A man sitting in a cushioned chair smiling at the camera.
Chris Gillette, PhD, Director of Research and Scholarship

As the Director of Research and Scholarship, Chris Gillette, PhD, has helped propel original research production, publication, and presentation by faculty members throughout the Department of PA Studies, all while maintaining his own scholarly activity.

In the last year, Gillette’s research received an especially strong endorsement as he secured more than $1.3 million in funding, including $426,000 from the Donaghue Foundation and $445,000 from the National Institute on Minority Health and Health Disparities (NIMHD), a division of the National Institutes of Health (NIH).

The NIMHD grant brings the additional distinction of making Gillette the first PA faculty member in the U.S. to serve as the Principal Investigator on an NIH R-series grant. This new role not only marks a personal milestone for Gillette, but also signifies an important step forward for PA faculty in health care research nationwide.

“It underscores the recognition of PAs as experts capable of improving health care access and services,” Gillette said.

Understanding Health Care in Underserved Communities

The Donaghue Foundation grant will enable Gillette and other researchers, including Wake PA professor and project co-investigator Robert Wooten, MS, PA-C, to learn more about the prostate cancer screening experiences and preferences of Native American men from the Lumbee Tribe in North Carolina.

Prostate cancer is the second most common cause of cancer among Native American men, and they suffer the worst outcomes of any other racial or ethnic group in the United States, likely because decreased access to care results in later diagnoses.

This study aims to better understand the perspectives of both patients and health care providers and to determine how cultural differences may affect prostate cancer screening decisions. After gathering the needed information and insights, the research team will work with the Lumbee tribe to co-develop an implementation plan to ensure that screening practices align with Lumbee men’s preferences.

The NIMHD-funded research aims to uncover actionable strategies that the federal government can implement to attract health care professionals to rural areas, where they are desperately needed. Sara Garvick MS, MPAS, PA-C, associate program director for the Wake PA Boone Campus, is serving as co-investigator on the project. The research team will develop and disseminate a discrete choice experiment to identify future policies and incentives that can increase physician, PA, and Nurse Practitioner recruitment to rural Appalachia.

While the Donaghue and NIMHD grants focus on distinct topics, they both reflect Gillette’s commitment to help underserved communities.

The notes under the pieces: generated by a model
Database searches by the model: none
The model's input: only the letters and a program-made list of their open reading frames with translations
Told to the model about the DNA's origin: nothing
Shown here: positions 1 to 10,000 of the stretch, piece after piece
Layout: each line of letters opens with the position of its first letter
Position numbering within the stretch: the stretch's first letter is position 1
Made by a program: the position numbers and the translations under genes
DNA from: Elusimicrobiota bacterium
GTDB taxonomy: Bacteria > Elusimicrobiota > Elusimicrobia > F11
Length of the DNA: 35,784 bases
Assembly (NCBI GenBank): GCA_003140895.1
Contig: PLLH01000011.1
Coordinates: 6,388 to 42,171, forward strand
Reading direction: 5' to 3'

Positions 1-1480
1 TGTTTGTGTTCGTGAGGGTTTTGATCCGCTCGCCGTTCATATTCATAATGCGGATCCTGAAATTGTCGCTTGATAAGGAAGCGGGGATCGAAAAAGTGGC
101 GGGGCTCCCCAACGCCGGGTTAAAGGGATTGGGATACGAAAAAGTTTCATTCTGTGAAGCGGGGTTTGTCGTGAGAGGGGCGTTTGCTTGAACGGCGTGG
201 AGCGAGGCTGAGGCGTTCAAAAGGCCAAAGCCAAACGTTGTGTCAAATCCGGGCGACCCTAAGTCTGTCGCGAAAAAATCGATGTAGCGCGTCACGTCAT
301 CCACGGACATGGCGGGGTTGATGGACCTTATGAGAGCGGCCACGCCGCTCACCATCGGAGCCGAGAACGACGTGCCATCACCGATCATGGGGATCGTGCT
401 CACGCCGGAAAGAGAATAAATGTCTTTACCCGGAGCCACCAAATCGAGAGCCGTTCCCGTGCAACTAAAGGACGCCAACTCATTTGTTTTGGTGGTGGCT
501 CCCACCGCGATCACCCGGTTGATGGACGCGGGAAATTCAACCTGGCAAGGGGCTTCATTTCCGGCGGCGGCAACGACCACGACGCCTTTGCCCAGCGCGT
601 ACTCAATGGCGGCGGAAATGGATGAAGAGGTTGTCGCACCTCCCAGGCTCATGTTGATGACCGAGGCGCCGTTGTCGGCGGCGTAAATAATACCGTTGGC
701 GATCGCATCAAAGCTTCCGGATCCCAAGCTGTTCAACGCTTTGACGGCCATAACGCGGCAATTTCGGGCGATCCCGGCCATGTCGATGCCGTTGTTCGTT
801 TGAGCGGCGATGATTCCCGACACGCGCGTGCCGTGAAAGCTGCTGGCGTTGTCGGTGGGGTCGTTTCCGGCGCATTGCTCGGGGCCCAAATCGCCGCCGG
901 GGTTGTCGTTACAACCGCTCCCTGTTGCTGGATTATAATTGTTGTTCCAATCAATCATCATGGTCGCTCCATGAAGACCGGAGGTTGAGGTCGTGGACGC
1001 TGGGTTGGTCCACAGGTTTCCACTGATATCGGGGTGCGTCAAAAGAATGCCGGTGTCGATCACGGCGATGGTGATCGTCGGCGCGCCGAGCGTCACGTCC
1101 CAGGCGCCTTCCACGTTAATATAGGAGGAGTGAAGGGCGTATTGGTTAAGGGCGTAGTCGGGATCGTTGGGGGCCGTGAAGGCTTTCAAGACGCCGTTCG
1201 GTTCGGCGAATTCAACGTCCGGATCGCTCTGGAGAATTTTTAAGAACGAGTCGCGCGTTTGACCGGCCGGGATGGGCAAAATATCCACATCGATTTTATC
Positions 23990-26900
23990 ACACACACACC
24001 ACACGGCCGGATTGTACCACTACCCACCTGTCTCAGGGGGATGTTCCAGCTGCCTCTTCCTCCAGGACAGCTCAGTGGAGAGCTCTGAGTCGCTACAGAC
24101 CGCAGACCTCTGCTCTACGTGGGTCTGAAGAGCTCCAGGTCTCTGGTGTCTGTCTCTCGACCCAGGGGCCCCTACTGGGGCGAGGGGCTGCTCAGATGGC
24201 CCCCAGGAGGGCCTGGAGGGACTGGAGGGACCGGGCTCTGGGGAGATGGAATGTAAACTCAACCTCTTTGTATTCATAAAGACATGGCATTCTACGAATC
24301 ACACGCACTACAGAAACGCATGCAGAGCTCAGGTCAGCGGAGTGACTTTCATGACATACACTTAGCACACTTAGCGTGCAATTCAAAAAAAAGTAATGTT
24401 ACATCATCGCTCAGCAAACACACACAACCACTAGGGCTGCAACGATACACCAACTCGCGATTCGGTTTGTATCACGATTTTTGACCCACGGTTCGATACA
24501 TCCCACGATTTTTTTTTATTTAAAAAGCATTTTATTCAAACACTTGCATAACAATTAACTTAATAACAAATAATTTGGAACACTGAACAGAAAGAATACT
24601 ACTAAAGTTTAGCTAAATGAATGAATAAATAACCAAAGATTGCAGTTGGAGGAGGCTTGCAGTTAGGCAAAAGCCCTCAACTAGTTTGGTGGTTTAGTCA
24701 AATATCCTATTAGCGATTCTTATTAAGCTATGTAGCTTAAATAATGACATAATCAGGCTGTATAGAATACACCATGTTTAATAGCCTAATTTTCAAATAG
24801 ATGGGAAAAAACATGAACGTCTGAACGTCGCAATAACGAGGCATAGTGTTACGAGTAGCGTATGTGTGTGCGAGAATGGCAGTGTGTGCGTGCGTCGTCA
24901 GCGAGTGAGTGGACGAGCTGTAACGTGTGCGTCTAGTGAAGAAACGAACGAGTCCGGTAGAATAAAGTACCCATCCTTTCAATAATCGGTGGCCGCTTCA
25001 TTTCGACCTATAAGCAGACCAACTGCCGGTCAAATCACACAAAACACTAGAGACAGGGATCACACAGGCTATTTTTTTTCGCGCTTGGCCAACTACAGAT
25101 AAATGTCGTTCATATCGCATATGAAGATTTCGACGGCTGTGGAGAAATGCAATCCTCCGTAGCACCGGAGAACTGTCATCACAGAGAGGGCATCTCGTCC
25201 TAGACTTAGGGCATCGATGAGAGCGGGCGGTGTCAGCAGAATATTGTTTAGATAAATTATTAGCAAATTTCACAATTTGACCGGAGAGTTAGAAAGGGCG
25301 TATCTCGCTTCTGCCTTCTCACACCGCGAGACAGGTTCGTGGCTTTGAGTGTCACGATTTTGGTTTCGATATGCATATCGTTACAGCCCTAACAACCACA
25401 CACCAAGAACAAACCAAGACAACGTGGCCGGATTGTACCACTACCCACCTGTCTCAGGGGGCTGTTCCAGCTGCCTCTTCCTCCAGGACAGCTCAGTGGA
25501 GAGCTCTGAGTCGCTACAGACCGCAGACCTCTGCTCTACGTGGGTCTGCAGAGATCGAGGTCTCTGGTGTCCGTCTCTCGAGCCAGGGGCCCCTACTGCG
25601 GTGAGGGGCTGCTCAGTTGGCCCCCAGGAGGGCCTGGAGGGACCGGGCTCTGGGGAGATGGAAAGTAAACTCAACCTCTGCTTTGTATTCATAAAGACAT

“I’m from Appalachia, from a rural part of North Carolina,” said Gillette. “There is a shortage of physicians in these areas, decreased access to care, and some of the poorest outcomes in the country.”

Observing the difficulties in rural communities growing up and later as a professional serving poor areas of West Virginia, Kentucky and Ohio, Gillette felt compelled to pursue a career with a meaningful impact and seek creative ways to improve health care in underserved areas.

By focusing on the health care needs of rural and minority populations, Gillette’s work supports the Department of PA Studies’ emphasis on health equity and social determinants of health.

“This research fits in really well with the department and its current focus on health equity,” Gillette said. “It shows that we're leaders in that in this area among departments nationally.”

Expanding Impact Through Collaboration

Gillette is balancing the Donaghue and NIMHD-funded research with several other funded projects. He and Sarah Garvick received a grant worth nearly $50,000 from the PA Education Association (PAEA) to conduct a best-to-worst scaling experiment to identify the most and least important attributes that patients look for when choosing a primary care provider. Gillette and Wake PA professor Coco Perry, PharmD, are also co-investigators on a $100,000 grant from the National Institute on Aging to study inappropriate medication use and its potential risks for mild cognitive impartment.

Gillette is also serving as site Principal Investigator for two projects that have received significant support from the Patient Centered Outcomes Research Institute (PCORI) and the International Agency for Research on Cancer, which is part of the World Health Organization.

PCORI awarded a $13.9 million grant, of which Wake Forest will receive more than $300,000, to find ways to prevent fragility fractures in osteoporosis. The NIH also awarded the International Agency for Research on Cancer $2.9 million to create a research consortium to determine whether prescription opioid medications are associated with new cancer diagnoses.  With Gillette as site Principal Investigator, Wake Forest will receive about $466,00 of this funding.

"In 2023, the Department of PA Studies had its most successful year ever for extramural grant funding in terms of dollar amount and number of grants funded,” Gillette said. “I think that’s a strong indicator of even bigger things to come and I’m excited to see the impact our new Doctor of Medical Science (DMSc) program has on research by PA faculty.”